Tuesday, November 18, 2014

Ben Ray's Big Day; DC Dems Turn To A New Mexican To Drive National Hispanic Votes; Lujan To Chair DCCC; The Story, The Interview And The Analysis Are Right Here 

Rep. Ben Ray Lujan
You can cross Congressman Ben Ray Lujan off your Christmas list. There's no room left under his tree now that House Minority Leader Nancy Pelosi has delivered to him one extra large political gift. She has handed him the chairmanship of the Democratic Congressional Campaign Committee, or as the insiders call it it the "D-Trip." And, oh my, what a trip it's going to be for the mild-mannered 42 year old Lujan. (Video here.)

Suddenly he is catapulted into the national spotlight and no doubt will soon be seen arguing with the talking heads on Fox News and commiserating with those on MSNBC. And Nancy says he's more than ready to lead the DCCC for the '16 cycle:

(Lujan) is really a focused operational person. He understands that getting out the vote is what this is and how we message to our base and how we message across the board to the persuadables and the rest. I’m choosing him because of his political astuteness, and he can manage all of this very well.

Some in DC questioned whether Lujan was ready for the upper rungs of the national political ladder. But Pelosi knows what New Mexico has come to know--it isn't much of a gamble to give the job to the fella who eats and drinks it.

We spoke with Rep. Lujan from Washington Monday night and asked him how this was one DC secret that didn't leak:

Leader Pelosi asked me only a week ago if I would be interested. I told her it would be an honor, whatever I could do to help my colleagues. I did tell my mom and chief of staff but otherwise kept it quiet. I got the call that made it official not long before we held the news conference.

Ben Ray learned his politics at the knee of his father, the late legendary NM House Speaker Ben Lujan. He spoke emotionally of him on a most fortuitous day his father did not live to see, but would not have been surprised at its arrival:

I shared with Leader Pelosi stories of my father's work ethic as an iron worker and as a representative and as Speaker. I am humbled by this but I know that dad's example of hard work and leadership will serve me well as it always has.

As for the actual job Rep. Lujan says it's all about getting higher voter turnout including here in New Mexico as the Dems work to put the '14 low turnout election behind them and prepare for the 2016 presidential derby.

No need to state the obvious, but we will for the record. The Hispanic vote is crucial to the Democratic Party in 2016. That vote is overwhelmingly Democratic but not always easy to get to the polls. That will be job one for Lujan, now a leading national Hispanic political figure.

Lujan was handily elected to his fourth, two year term this month garnering nearly 63% percent of the vote. He says "the focus will always be on my district" but he needn't worry about the extensive travel he will now undertake. His heavily Hispanic/Native American district in the North is locked down for him.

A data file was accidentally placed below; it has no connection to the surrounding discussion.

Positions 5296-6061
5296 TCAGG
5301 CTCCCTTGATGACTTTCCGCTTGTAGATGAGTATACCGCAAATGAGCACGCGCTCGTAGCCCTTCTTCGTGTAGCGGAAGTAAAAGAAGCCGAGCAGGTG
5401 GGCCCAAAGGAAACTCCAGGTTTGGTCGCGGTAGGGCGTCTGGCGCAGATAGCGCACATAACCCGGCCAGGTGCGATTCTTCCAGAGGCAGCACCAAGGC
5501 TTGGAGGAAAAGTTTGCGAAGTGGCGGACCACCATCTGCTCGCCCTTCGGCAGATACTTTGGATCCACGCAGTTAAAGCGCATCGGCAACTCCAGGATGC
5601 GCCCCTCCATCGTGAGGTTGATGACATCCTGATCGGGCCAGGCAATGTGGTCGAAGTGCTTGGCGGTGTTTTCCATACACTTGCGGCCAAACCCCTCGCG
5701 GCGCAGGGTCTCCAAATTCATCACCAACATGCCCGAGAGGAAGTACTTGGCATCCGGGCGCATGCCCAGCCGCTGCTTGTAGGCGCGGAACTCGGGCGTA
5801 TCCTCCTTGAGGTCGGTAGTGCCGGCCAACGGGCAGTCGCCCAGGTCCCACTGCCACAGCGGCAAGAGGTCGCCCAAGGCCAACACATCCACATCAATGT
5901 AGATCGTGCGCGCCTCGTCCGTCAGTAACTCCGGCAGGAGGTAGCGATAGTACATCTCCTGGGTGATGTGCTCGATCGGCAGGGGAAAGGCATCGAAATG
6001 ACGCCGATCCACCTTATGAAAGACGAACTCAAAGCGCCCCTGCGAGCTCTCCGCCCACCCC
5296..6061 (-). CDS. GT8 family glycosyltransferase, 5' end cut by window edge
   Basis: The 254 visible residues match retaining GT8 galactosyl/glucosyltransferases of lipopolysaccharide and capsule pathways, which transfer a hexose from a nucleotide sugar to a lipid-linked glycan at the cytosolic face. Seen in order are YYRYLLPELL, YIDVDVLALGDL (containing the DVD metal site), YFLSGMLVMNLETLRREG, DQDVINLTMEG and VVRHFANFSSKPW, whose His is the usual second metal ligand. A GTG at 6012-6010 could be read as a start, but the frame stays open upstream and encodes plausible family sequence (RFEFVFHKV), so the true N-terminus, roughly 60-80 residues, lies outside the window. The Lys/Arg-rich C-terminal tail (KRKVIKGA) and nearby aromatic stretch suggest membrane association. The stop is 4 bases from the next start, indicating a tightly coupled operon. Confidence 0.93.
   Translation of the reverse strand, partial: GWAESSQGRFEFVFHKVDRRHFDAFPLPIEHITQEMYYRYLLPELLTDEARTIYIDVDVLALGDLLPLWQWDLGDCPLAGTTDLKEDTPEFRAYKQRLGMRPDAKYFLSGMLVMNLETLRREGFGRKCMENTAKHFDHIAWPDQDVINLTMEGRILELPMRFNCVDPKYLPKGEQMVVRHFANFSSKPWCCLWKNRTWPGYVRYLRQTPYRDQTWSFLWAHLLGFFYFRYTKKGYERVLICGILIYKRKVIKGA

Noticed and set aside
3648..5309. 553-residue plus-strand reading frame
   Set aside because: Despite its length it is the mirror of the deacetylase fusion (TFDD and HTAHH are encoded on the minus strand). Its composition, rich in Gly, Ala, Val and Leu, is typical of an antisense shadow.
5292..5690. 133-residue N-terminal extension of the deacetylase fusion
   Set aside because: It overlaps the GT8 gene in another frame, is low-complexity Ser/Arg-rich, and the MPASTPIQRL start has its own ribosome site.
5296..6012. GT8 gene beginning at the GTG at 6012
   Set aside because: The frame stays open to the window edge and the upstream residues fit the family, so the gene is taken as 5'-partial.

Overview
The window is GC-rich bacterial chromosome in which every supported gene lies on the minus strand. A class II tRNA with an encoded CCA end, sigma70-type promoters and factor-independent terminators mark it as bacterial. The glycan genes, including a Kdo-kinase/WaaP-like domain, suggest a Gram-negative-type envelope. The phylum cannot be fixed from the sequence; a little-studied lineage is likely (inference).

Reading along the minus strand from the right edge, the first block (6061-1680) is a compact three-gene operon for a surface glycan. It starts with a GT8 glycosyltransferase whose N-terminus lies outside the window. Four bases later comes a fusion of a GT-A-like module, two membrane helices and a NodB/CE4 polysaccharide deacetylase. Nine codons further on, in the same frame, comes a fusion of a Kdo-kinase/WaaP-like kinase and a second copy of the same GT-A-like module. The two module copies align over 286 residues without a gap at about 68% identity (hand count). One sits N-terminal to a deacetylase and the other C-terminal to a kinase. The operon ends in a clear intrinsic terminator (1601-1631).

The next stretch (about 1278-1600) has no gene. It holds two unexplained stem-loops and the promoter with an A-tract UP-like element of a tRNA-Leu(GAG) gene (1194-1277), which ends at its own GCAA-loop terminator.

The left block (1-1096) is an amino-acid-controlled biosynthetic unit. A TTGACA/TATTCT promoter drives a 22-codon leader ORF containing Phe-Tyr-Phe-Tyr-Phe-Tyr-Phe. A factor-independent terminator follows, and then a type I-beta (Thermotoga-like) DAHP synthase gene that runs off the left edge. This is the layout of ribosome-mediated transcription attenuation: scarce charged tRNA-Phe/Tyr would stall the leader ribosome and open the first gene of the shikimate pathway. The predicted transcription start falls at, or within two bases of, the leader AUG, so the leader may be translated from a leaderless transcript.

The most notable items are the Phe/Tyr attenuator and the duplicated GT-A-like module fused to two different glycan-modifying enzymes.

Lujan's appointment means many things. As we said, it makes him a national political figure--at least temporarily--and with a national forum (Hello, Susana), it makes him familiar to all DC House and Senate Democrats as well as key Dem fundraisers and donors from coast-to-coast. The prestige and contacts accrued could position him for leadership in the US House someday--if the Dems can reclaim the majority. Even without that majority Lujan's rise on the political ladder might mean New Mexico's concerns will fall on ears more willing to listen.

In the ongoing quest for power Hispanics today are the most sought after group by both parties. Ben Ray Lujan is now at the epicenter of the latest American political movement. Pretty heady stuff and not bad for a onetime blackjack dealer from Nambé. Wouldn't you say?


We blogged of how GOP sources informed us that at the recent House GOP caucus House Majority Leader Nate Gentry urged a vote for Rep. Zach Cook as party chairman. Now we learn that the Cook candidacy is a non-starter--nipped in the bud by soon-to-be House Speaker Don Tripp. The Cook candidacy set up a potential intraparty battle. Now the landscape is benign, with Torrance county Chair Rick Lopez seen as the favorite over IT consultant Max Barnett. . . In a first draft Monday we lumped Rep. Stephanie Garcia Richrd in with ABQ state House members. She is, of course, from the Los Alamos area. . .


Here we go again. Coming once again to a legislative chamber near you and with this twist in the background:

The fate of a little-noticed ballot measure in strongly Democratic Oregon serves as a warning to President Obama and his party about the political perils of immigration policy. Even as Oregon voters were legalizing recreational marijuana and expanding Democratic majorities in state government, they decided by a margin of 66-34 to cancel a new state law that would have provided driver's licenses to people who are in the United States illegally. Obama is considering acting on his own, as early as this week, to possibly shield from deportation up to 5 million immigrants now living illegally in the country. Some Republicans in Congress are threatening a government shutdown if the president follows through.

The R's--as they have for four years--are looking to repeal the NM law allowing undocumented  immigrants to get the licenses. A compromise floating would have them get permits to drive but not full fledged licenses that could be used for identification.

This is the home of New Mexico politics.

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(c)NM POLITICS WITH JOE MONAHAN 2014. Not for reproduction without permission of the author
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